In this psychological approach, gene/gene interaction, gene/environment interaction and, crucially, the process of ontogeny (pre- and post-natal development) are all considered to play a vital role in how the brain progressively sculpts itself and how it gradually becomes specialised over developmental time.
Neuroplasticity is considered an essential part of development.
Supporters of neuroconstructivism, such as Karmiloff-Smith, argue against innate modularity of the mind. Instead, emphasis is put on innate domain relevant biases. These biases are understood as aiding learning and directing attention. Module-like structures are therefore the product of both experience and these innate biases. Neuroconstructivism can therefore be seen as a bridge between Jerry Fodor's Psychological nativism and Jean Piaget's Theory of cognitive development.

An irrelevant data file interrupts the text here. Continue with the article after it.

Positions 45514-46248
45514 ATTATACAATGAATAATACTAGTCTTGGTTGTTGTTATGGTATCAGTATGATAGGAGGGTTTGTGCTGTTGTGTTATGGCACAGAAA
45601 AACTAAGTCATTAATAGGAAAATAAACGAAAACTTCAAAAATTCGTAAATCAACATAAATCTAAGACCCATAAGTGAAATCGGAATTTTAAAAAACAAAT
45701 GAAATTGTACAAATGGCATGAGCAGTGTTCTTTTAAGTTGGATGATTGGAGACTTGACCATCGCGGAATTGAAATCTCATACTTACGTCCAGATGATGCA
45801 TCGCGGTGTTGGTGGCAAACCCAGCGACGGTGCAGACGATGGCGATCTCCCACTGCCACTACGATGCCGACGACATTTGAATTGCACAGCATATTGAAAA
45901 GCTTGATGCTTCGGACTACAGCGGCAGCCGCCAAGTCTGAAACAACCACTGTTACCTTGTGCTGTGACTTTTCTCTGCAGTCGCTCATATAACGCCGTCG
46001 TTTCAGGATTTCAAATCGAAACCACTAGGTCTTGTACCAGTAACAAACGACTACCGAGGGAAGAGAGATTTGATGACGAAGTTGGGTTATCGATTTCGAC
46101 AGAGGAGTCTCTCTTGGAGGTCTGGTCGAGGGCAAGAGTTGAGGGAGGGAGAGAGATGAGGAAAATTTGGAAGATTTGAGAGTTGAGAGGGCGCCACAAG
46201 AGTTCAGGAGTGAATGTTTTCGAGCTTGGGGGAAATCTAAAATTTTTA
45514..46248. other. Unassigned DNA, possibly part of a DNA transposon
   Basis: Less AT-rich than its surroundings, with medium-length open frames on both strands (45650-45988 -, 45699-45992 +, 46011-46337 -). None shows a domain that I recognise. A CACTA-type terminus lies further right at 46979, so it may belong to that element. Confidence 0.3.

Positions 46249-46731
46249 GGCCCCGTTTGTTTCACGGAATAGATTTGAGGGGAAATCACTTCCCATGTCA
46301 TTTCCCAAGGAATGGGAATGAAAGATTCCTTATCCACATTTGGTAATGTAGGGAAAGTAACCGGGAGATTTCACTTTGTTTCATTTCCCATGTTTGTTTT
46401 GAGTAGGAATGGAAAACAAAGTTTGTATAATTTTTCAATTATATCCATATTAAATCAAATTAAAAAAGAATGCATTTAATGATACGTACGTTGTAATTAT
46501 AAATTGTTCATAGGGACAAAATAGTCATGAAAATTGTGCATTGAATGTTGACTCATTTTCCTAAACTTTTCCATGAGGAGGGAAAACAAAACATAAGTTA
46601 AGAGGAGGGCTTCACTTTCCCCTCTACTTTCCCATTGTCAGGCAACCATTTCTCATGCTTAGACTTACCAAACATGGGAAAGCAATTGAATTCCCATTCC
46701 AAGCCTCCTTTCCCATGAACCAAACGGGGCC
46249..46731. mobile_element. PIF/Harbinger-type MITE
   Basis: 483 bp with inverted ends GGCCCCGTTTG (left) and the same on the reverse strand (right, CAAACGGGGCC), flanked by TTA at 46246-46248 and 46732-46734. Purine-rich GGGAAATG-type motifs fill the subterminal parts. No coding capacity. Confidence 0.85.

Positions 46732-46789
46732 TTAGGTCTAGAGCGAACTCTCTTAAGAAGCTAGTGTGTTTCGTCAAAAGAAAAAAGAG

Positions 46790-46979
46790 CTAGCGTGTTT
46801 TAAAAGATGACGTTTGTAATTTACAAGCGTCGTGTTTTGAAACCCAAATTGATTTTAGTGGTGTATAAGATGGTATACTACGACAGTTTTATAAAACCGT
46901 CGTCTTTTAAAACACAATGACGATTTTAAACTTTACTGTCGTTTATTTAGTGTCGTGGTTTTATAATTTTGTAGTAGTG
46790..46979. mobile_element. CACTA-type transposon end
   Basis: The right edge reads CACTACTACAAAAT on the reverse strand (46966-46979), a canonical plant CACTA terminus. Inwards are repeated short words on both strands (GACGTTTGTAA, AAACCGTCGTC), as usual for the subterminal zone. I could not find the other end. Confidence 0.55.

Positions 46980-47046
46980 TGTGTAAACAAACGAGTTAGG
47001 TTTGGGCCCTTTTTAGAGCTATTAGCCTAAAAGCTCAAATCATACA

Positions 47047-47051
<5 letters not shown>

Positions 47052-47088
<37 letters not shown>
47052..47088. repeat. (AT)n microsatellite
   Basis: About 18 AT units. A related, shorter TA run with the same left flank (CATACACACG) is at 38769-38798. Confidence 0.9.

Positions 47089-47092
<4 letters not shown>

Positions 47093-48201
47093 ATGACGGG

- Mareschal D, Johnson M, Sirois S, Spratling M, Thomas M, Westermann G (2007). Neuroconstructivism - I: How the Brain Constructs Cognition. Oxford University Press. ISBN 0198529902.